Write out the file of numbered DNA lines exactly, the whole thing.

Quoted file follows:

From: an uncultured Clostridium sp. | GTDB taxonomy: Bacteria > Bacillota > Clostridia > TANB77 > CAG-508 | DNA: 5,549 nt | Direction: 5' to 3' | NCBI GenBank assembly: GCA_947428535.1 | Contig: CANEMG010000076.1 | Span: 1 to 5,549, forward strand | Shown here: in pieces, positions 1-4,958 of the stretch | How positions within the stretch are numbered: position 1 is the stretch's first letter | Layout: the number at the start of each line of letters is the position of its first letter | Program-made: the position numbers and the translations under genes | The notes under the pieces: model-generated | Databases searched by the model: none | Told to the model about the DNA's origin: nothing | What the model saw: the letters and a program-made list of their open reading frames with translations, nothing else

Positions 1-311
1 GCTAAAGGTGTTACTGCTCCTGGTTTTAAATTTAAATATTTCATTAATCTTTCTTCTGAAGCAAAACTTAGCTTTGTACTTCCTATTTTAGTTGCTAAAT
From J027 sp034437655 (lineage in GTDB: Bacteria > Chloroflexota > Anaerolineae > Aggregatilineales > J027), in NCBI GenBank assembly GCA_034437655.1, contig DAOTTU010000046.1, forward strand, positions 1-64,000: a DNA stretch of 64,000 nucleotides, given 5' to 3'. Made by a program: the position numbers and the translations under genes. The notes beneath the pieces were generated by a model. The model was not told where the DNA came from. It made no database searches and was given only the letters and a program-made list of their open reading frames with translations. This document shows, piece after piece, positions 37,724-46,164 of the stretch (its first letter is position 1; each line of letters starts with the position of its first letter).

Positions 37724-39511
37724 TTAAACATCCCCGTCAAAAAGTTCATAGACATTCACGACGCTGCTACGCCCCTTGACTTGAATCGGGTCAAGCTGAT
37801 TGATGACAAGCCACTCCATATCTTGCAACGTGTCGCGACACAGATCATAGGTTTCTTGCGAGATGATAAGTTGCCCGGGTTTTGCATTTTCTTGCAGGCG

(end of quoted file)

From: an uncultured Clostridium sp. | GTDB taxonomy: Bacteria > Bacillota > Clostridia > TANB77 > CAG-508 | DNA: 5,549 nt | Direction: 5' to 3' | NCBI GenBank assembly: GCA_947428535.1 | Contig: CANEMG010000076.1 | Span: 1 to 5,549, forward strand | Shown here: in pieces, positions 1-4,958 of the stretch | How positions within the stretch are numbered: position 1 is the stretch's first letter | Layout: the number at the start of each line of letters is the position of its first letter | Program-made: the position numbers and the translations under genes | The notes under the pieces: model-generated | Databases searched by the model: none | Told to the model about the DNA's origin: nothing | What the model saw: the letters and a program-made list of their open reading frames with translations, nothing else

Positions 1-311
1 GCTAAAGGTGTTACTGCTCCTGGTTTTAAATTTAAATATTTCATTAATCTTTCTTCTGAAGCAAAACTTAGCTTTGTACTTCCTATTTTAGTTGCTAAAT
From J027 sp034437655 (lineage in GTDB: Bacteria > Chloroflexota > Anaerolineae > Aggregatilineales > J027), in NCBI GenBank assembly GCA_034437655.1, contig DAOTTU010000046.1, forward strand, positions 1-64,000: a DNA stretch of 64,000 nucleotides, given 5' to 3'. Made by a program: the position numbers and the translations under genes. The notes beneath the pieces were generated by a model. The model was not told where the DNA came from. It made no database searches and was given only the letters and a program-made list of their open reading frames with translations. This document shows, piece after piece, positions 37,724-46,164 of the stretch (its first letter is position 1; each line of letters starts with the position of its first letter).

Positions 37724-39511
37724 TTAAACATCCCCGTCAAAAAGTTCATAGACATTCACGACGCTGCTACGCCCCTTGACTTGAATCGGGTCAAGCTGAT
37801 TGATGACAAGCCACTCCATATCTTGCAACGTGTCGCGACACAGATCATAGGTTTCTTGCGAGATGATAAGTTGCCCGGGTTTTGCATTTTCTTGCAGGCG